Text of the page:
Two Port Stephens schools have received funding in the new student-led state program that's focused on improving the environment at NSW public schools.
Grahamstown Public School received $15,000 and Raymond Terrace Public received $7050 as part of the NSW government's inaugural $2.5 million Sustainable Schools Grants.
The funding to Grahamstown Public will support a project involving the transformation of an area of the school grounds into a more structured and relevant space.
"The students currently use the natural environment for imaginative and creative play and the school is seeking to foster and enhance this process through the introduction of sensory equipment such as musical instruments, texture paths, and seating made of natural materials," said Parliamentary Secretary for the Hunter, Catherine Cusack.
"They also aim to build learning experiences for the students by installing a weather station, creating native animal habitats including possum and bird boxes, and a frog pond, and developing more native flora endemic to the area."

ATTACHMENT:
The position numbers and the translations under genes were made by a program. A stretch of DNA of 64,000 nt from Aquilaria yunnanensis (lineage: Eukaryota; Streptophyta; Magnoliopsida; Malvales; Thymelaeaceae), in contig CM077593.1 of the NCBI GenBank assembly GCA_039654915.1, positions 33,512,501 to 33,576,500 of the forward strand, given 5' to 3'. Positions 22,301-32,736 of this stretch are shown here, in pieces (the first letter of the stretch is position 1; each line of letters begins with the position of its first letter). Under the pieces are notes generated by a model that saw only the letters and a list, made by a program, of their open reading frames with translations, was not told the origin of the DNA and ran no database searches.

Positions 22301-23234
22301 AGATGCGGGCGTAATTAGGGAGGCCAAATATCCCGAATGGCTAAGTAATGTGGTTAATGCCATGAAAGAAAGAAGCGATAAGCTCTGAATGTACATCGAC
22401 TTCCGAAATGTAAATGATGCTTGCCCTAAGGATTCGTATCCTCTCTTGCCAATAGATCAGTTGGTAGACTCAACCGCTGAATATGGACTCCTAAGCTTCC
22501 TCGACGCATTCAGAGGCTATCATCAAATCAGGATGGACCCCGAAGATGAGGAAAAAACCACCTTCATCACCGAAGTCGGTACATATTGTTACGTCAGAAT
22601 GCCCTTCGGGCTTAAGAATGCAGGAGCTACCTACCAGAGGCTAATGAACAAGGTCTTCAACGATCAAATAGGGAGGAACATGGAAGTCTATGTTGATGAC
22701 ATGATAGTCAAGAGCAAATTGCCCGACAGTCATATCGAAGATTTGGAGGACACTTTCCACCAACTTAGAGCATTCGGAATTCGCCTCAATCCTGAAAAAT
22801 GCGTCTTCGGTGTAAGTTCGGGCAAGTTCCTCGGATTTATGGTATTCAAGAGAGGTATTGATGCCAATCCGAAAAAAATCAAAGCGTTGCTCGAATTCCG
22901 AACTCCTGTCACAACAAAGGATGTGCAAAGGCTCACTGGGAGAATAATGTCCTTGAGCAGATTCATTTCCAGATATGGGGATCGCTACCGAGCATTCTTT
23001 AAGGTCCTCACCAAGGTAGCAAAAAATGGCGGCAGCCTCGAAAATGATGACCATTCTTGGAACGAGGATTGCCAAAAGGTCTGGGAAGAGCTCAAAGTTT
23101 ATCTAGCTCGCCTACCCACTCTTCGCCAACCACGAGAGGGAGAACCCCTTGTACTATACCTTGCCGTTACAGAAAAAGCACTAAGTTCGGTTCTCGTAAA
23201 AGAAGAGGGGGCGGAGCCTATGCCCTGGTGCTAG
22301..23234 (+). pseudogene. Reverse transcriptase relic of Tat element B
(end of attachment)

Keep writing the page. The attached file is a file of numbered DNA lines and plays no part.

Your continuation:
Raymond Terrace Public has two aquaponics systems within its school garden that requires additional funding to maintain its functionality.
"Students have shown great interest in this area, and it has allowed teachers to promote student leadership through a hands-on approach," Ms Cusack said.
"The grants scheme will empower students and school communities to implement projects that will benefit the environment by helping to save energy or water, reduce waste, or improve biodiversity."
"These schools and their students are showing all of us we can take personal responsibility for sustainability - there are things we each can do - and by playing their part with such thought and creativity they make me feel very optimistic for Australia's future".
Education Minister Sarah Mitchell said 194 NSW public schools received grants ranging from $1000 to $15,000 each.
"I encourage other schools to start thinking of applying for the next round of grants," she said.